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The dialectics that have led to an explosion of free movement of persons within ECOWAS borders largely constitute a new dimension of security threats in the region. The security threats emanating from incessant human migration within the region have predictably distorted the security architecture of Nigeria, thereby posing colossal pressures on the Nigerian armed forces, as well as leading to the loss of human lives, properties, and financial resources. The study investigated how ECOWAS protocol on free movement of persons and porous borders in the West African region orchestrate armed banditry in Nigeria. The work was anchored on the Qualitative-Descriptive method of analysis, and ‘inelastic political will’ was adopted as an analytical construct that explains the inability of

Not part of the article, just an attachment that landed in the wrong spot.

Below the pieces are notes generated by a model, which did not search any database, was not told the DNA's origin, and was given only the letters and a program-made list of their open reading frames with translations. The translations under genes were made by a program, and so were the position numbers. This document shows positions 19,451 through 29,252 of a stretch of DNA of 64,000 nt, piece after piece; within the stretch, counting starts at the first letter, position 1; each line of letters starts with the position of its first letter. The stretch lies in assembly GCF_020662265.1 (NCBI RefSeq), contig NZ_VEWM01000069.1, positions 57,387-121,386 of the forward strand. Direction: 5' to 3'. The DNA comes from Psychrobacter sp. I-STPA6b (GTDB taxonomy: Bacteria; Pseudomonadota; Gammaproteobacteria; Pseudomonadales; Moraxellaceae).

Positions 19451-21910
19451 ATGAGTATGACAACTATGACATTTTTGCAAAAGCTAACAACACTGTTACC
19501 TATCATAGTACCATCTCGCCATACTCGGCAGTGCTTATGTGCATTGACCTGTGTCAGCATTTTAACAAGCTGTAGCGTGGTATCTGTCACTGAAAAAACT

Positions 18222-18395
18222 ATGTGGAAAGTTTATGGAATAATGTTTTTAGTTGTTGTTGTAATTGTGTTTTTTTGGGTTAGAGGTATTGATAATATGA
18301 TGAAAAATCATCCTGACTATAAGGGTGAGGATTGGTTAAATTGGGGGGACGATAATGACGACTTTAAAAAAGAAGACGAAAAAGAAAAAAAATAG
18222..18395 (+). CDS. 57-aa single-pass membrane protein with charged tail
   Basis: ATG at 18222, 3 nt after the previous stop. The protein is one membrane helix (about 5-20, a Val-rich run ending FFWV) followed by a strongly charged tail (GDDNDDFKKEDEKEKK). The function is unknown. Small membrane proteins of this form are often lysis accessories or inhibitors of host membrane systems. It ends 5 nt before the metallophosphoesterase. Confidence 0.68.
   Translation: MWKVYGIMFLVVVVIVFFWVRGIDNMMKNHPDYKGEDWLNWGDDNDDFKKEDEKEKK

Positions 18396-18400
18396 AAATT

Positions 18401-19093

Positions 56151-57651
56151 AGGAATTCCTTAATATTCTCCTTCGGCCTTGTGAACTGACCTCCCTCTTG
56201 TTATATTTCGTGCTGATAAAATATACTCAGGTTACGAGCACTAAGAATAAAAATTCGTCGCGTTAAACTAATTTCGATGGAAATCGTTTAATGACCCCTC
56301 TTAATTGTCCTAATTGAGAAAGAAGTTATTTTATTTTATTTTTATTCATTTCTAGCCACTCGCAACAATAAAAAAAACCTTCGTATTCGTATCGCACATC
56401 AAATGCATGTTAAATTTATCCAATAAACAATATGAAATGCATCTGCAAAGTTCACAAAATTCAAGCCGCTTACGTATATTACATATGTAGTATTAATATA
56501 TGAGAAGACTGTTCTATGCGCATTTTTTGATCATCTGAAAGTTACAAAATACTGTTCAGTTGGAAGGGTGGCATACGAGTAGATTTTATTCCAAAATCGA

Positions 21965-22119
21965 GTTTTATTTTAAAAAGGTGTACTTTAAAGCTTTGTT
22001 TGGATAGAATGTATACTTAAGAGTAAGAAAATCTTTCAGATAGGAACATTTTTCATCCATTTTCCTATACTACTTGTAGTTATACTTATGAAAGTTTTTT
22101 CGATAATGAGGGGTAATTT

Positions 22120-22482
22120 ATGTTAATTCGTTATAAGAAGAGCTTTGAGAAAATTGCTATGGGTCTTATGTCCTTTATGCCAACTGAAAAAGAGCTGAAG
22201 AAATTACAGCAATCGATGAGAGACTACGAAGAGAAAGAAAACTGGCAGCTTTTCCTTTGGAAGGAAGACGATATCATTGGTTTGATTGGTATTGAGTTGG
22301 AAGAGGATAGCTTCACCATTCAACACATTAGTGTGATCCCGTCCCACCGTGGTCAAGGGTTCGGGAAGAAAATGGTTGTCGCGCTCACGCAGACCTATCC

ECOWAS member governments as well as the Nigerian government to employ sustainable strategies in tackling the ever-changing security threat dimensions within the region. It was revealed that chaotic and explosive cross-border migration of persons in West Africa has a relationship with the new dimension of armed banditry in Nigeria. The study recommended that the ECOWAS framework that promotes the free movement of people be reviewed and amended to address current security crises in the region. Also, there is a need for the Nigerian government to reinforce viable and strong diplomatic ties with the neighboring countries such as Benin, Chat, Niger, and Cameroon regarding border infrastructure development and security enhancement mechanisms to cover ungoverned spaces in the Chad Basin Region.
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